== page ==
One of the most popular questions I get from other groomers is, "What type of shears do you like?". But shears are different for every groomer; just because I love a particular pair of shears doesn’t mean it will be right for you. Having a proper fitting shear will eliminate extra stress put on your hands and wrist. Shears should feel relaxed in your hand.
A lot of factors come into consideration when finding shears, including the size and width of your hand, the weight of the shears, the materials they are made of, the length of the blades, the edge on the blade and the fit of the shear to your hand. Below, I will demonstrate how to fit shears to your hand, properly hold your shears and exercises that will help improve your scissoring skills.
Step 1: Quick Fit
A quick way to see if shears will be a comfortable fit for your hand is to hold hand flat, palm up. Lay the shear flat on your hand, placing the pivot between the ring finger and the middle finger. The thumb hole should fall between the love line on the hand and the meaty part of the thumb.
Step 2: Finding the Balance Point
A more involved way to fit shears properly is to find the balance point. Do this by holding your hand flat perpendicular to the ground. Place the shear flat with the tightening screw on the top side and finger holes towards the palm.
Step 3: A Balanced Hold
Turn the shears on their side keeping your forefinger at the balance point. If you hold a shear too far up or back, it will cause unnecessary stress to your muscles and inhibit the correct scissoring motion. Place your ring finger in the finger hole, resting between the first joint and fingernail. These fingers stabilize the shears.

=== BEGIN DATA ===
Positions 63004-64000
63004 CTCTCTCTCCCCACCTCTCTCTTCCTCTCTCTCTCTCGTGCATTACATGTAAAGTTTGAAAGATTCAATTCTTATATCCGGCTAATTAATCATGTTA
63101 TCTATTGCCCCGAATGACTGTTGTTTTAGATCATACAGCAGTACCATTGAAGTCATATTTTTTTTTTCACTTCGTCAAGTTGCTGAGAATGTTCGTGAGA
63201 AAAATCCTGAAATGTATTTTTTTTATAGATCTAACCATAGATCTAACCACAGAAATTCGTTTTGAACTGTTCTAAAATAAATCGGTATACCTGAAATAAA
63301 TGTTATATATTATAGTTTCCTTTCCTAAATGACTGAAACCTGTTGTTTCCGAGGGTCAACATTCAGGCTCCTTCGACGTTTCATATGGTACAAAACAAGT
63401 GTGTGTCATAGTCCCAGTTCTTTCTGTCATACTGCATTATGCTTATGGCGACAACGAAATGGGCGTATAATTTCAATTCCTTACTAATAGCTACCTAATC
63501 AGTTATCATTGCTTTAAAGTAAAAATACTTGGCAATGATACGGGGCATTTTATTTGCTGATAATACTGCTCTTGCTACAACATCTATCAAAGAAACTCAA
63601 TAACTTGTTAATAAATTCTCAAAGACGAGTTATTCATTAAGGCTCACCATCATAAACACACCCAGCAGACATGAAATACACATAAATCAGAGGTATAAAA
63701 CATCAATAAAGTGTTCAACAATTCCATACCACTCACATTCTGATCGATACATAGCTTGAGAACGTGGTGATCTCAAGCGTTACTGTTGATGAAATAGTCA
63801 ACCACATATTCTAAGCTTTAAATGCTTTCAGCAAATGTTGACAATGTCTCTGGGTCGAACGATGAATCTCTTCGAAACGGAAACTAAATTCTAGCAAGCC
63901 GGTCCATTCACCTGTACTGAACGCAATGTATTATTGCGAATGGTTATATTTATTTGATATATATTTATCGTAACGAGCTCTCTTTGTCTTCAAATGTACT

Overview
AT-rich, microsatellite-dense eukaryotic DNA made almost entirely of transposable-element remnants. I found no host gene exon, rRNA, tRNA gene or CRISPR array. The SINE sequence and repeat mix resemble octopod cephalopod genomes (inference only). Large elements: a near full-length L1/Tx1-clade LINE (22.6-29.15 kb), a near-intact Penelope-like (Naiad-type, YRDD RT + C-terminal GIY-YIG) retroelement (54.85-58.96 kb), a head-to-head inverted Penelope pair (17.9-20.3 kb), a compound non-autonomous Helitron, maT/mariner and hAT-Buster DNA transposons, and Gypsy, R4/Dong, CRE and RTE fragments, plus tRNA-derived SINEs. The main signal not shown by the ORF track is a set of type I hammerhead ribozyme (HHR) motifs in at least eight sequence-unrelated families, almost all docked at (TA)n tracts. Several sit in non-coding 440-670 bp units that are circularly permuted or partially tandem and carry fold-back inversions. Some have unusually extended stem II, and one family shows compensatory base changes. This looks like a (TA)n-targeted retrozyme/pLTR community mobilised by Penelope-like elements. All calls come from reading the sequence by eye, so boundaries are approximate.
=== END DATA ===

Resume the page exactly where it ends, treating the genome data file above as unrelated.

Step 4: Placing Thumb
Once you have the shears cradled with your other fingers, place your thumb slightly into the other finger hole. The thumb does all the work when scissoring. If you have to shift your thumb forward or backwards to reach the finger rest, the shears are not a good fit. The thumb should naturally align inside the finger rest. If either finger hole is too big, use inserts.
Step 5: Open & Close
The thumb is the only thing moving on your hand when scissoring. Using a slight forward pressure on the thumb will open the blades wide and close. You will notice one blade stays stationary and the other blade is operated by the thumb.
Step 6: Wrist Position
Keep your wrist straight and your shears at a right angle to your hand.
Step 7: Practice Hold
Practice makes perfect, so I recommend sitting with your shears—no dog involved—with your bottom fingers resting on your lap or armrest. Practice only moving your thumb up and down. This trains your hand to stay stationary.
Step 8: Practice Movement
Next, rest the bottom fingers against a surface and move along the edge of the surface keeping your scissors level. This teaches you to keep your shears at a right angle to your hand and helps reduce bouncing your hand, which creates a choppy look.
Step 9: Practice Control
Use the tines of your grooming comb to scissor in between. This helps you learn to control your shears and learn precise placement of shears.
Professional groomer Anne Francis, CMG, is a grooming competitor, speaker and Andis educator. She works at The Village Groomer in Walpole, Mass. Is there a breed or cut that you’d like to see featured in the Grooming Table? Send your suggestions to firstname.lastname@example.org.